New movies can be invigorating because they’re original, or because they’re a welcome change to the status quo, or they spring from the imagination of a thrilling new filmmaker; but even with originality, there will always be the perfect double feature pairing somewhere in cinema’s past. Every movie shares an unshakable bond with another movie, or movies, from another time. Part of the beauty of film is recognizing the references and spotting thematic and visual overlap, even in the most inventive new works. Linking DNA as it spans decades is an important historical exercise, and one of the best ways to examine the connective tissue of film history is to screen two movies – maybe even three, maybe four, maybe a dozen for a marathon – back to back, to appreciate the influence the past has on the present. Often times, seeing two films together enriches the experience of both.
There are plenty of films that might pair well with Uncut Gems, the Safdie Brothers 2019 high-wire follow up to Good Time starring Adam Sandler in a career best performance. Sandler’s Howard “Howie” Ratner is a jeweler addicted to the chase in all its many forms, robbing Peter to pay Paul until all the apostles are on his tail. He’s hooked on gambling, whether it’s with his money or his life, and he has a tough time getting out of his own way. His wife doesn’t trust him, his kids hate him, his peers are frustrated with his excuses, and his new pal Kevin Garnett doesn’t exactly respect his wishes. And yet, all Howie wants in the world, all he needs, is for this one last winning bet to pay off, so he can square his debts and hit the road and be set free of this hamster wheel on which he’s trapped.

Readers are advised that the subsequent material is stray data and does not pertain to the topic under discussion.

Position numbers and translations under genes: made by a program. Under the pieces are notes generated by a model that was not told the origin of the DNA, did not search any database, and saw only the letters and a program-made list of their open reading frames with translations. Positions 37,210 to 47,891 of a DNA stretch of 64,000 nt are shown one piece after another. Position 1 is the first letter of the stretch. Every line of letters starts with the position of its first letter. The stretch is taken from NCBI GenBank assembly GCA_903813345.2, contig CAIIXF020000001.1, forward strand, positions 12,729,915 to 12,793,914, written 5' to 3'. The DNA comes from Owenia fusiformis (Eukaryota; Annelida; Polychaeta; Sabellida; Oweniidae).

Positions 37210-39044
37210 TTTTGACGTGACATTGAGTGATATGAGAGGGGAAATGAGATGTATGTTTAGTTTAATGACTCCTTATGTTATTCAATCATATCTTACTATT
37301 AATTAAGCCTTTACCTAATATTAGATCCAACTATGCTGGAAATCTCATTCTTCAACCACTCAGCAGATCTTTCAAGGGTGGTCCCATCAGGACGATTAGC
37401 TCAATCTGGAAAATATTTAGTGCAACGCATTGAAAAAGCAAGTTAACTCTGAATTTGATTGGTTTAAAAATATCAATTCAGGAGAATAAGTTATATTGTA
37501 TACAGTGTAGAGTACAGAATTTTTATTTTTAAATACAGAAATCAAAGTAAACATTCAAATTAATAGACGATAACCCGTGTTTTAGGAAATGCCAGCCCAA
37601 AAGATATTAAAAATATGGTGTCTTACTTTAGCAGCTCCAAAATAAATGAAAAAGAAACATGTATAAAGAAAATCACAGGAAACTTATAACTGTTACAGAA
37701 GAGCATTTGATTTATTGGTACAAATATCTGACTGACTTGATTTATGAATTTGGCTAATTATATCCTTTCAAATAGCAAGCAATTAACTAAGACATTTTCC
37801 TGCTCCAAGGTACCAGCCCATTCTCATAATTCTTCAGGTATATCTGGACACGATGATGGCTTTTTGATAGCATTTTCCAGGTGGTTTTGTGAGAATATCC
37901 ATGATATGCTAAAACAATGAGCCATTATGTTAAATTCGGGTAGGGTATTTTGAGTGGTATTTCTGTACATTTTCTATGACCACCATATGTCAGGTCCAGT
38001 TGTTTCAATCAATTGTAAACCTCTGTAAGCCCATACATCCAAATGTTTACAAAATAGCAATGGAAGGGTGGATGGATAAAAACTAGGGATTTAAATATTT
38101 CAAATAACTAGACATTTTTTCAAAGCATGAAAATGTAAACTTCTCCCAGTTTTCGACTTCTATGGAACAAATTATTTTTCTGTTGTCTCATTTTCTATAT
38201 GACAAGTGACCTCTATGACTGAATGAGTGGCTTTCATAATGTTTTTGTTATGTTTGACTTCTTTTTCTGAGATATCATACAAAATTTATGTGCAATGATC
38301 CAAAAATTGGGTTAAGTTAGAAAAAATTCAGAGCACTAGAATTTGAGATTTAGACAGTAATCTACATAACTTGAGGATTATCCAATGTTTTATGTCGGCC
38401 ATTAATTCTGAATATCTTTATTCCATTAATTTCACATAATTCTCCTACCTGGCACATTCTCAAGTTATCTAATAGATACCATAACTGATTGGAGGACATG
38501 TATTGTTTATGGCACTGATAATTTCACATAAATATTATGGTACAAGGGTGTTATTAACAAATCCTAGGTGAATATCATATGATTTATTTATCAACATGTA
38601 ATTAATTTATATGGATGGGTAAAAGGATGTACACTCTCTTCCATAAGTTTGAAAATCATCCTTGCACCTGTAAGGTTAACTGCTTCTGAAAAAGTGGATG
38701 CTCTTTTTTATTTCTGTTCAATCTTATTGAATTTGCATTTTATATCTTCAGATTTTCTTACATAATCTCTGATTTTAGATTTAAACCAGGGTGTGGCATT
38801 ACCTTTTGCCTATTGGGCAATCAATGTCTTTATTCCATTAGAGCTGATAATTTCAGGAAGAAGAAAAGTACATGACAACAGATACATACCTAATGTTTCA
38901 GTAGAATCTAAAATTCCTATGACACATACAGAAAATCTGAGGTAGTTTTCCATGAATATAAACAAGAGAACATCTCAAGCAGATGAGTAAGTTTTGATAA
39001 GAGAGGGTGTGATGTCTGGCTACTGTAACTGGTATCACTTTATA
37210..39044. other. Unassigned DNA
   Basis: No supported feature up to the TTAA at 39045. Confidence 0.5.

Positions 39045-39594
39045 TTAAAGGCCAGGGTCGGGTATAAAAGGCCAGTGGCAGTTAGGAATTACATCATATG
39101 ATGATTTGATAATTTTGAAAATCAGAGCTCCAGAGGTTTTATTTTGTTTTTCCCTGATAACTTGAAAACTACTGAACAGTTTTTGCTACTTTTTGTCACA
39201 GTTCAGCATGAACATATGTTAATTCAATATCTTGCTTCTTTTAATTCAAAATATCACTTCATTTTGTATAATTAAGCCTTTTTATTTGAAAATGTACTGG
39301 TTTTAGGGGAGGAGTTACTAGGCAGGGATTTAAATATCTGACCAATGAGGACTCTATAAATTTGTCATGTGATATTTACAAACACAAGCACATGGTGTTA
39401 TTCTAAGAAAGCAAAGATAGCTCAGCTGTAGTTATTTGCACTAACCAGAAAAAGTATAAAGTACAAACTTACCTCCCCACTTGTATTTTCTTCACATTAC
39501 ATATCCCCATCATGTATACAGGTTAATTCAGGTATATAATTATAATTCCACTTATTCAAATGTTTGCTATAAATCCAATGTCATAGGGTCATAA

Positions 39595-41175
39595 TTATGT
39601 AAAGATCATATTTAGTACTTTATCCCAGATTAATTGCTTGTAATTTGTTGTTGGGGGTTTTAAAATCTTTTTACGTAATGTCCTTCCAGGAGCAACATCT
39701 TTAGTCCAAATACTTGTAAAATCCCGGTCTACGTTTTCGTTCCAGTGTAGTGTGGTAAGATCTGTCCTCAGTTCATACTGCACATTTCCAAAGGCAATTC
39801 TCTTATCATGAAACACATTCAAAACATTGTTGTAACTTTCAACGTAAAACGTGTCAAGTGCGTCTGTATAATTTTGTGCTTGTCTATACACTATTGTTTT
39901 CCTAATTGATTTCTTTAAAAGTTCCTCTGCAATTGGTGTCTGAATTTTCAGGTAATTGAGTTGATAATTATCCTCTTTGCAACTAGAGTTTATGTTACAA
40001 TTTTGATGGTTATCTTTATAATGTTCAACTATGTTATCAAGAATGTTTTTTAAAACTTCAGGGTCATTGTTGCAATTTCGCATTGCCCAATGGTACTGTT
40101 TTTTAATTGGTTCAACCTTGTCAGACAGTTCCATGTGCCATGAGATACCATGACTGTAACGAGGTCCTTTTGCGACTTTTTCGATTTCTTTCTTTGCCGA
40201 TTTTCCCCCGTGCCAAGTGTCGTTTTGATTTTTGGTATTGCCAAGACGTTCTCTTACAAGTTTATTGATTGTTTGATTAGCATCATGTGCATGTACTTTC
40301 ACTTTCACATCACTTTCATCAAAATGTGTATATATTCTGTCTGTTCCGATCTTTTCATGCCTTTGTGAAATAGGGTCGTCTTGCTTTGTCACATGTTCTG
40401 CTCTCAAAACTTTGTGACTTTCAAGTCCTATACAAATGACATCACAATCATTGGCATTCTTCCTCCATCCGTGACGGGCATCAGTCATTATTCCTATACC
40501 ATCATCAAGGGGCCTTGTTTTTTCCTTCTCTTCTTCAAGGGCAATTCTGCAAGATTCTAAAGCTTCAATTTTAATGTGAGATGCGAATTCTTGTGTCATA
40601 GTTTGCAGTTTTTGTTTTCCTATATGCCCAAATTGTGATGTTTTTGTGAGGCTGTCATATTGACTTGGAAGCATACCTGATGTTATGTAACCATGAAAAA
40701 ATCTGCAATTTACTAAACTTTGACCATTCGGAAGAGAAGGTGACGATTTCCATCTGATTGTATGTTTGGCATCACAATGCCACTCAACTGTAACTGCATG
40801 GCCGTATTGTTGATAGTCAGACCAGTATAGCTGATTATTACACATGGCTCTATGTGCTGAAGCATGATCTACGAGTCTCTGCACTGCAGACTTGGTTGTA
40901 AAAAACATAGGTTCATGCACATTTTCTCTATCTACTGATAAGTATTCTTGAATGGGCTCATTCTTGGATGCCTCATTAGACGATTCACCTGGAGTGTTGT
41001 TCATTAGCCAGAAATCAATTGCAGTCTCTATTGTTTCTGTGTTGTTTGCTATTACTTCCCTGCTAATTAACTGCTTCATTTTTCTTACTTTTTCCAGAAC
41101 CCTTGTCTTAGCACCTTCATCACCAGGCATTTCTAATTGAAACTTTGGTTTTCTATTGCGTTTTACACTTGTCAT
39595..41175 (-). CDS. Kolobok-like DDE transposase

None of the potential Uncut Gems double feature ideas share the same burning desire for deliverance, or revel in the same theater of desperation, as Ulu Grosbard’s hardnosed reform story gone awry, 1978’s Straight Time. In Grosbard’s story, adapted from Edward Bunker’s novel of the same name, our hapless Sisyphus is Dustin Hoffman’s Max Dembo, an ex-con who can’t catch a break no matter how hard he tries. Fresh out of prison for burglary, Max is in The System now, the institutionalization showing in his thousand-yard stare, but prison hasn’t killed him yet. He still wants a normal life, and he’s determined to find a way.
Max is trying his best to slide through on the straight-and-narrow with a job and an apartment, all the while obstacles pop up in front of him like the springboard bad guys on a shooting range. No matter how earnestly he pleads or how hard he tries, he’s always running uphill, always fighting to avoid incarceration. His parole officer (M. Emmet Walsh) doesn’t believe in him, his friend (Gary Busey, at his most southern) is a fuckup who only gets him in trouble, his partner (Harry Dean Stanton) is a complete wild card, and all the straight gigs in the world can’t keep Max’s eyes off the quick score. Eventually, out of desperation, and after some impulsive decisions, he falls back into his old ways.